Reducing Clutter Without Alienating our Relatives

You may have noticed that I’m thinking a lot about reducing the amount of stuff in my home. I’ve mentioned how the amount of stuff coming in during the holidays has really thrown me for a loop.

Apparently, I’m not alone. (Actually, if I’ve learned anything since I started blogging, I’ve learned that I rarely have an original thought. Here I thought I was all clever, then I start looking on the internet, and I find that it’s all been said before. Oh, well. If it’s worth saying, it’s worth saying again. And maybe I’ll say it in a different way at least.)

Recently, I discovered the blog, “becoming minimalist,” by Joshua Becker, which chronicles his family’s decluttering and “minimalizing” journey. I purchased his e-book, Simplify: 7 Guiding Principles to Help Anyone Declutter Their Home and Life and read it in one sitting (it’s a pretty quick read). I found a section regarding the holidays, children, and decluttering which really hit home. An excerpt:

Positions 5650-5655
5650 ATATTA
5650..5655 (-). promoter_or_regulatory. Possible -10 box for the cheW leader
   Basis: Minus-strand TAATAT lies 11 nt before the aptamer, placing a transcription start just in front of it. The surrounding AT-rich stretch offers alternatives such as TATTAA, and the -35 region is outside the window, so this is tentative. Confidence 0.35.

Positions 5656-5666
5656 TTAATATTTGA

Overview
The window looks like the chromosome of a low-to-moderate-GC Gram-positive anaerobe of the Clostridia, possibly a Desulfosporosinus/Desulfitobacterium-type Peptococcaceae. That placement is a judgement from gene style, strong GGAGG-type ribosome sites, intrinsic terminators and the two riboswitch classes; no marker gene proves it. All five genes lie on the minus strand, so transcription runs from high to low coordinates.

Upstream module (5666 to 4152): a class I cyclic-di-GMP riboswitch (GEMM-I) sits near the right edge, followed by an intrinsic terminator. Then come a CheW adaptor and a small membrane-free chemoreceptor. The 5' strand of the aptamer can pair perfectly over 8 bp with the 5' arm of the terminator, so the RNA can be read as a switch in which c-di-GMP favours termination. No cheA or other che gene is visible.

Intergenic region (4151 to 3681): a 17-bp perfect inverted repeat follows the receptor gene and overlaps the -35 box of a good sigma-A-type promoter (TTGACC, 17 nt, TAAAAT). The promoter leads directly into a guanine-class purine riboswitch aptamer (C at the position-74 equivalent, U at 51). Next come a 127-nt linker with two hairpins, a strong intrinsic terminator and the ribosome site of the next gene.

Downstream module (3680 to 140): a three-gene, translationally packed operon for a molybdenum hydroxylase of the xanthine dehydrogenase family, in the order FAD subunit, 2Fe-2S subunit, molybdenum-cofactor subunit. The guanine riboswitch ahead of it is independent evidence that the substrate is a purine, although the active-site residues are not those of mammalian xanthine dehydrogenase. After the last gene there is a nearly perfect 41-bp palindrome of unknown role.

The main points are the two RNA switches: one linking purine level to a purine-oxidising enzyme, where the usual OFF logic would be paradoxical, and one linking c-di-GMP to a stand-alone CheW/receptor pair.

•We chose not to remove the joy that our relatives receive from giving gifts. Our families love giving gifts, especially on holidays. It is one way they share their love for us. It would be unfair to rob them of their joy and rob our kids of their joy by asking for no more gifts. Therefore, we wisely chose not to go down that road.

We made a point to give them lists. Before every birthday/holiday, we give our relatives a wish-list for each of our kids and ourselves. We include just the things that we truly need. Again, we choose quality items over quantity.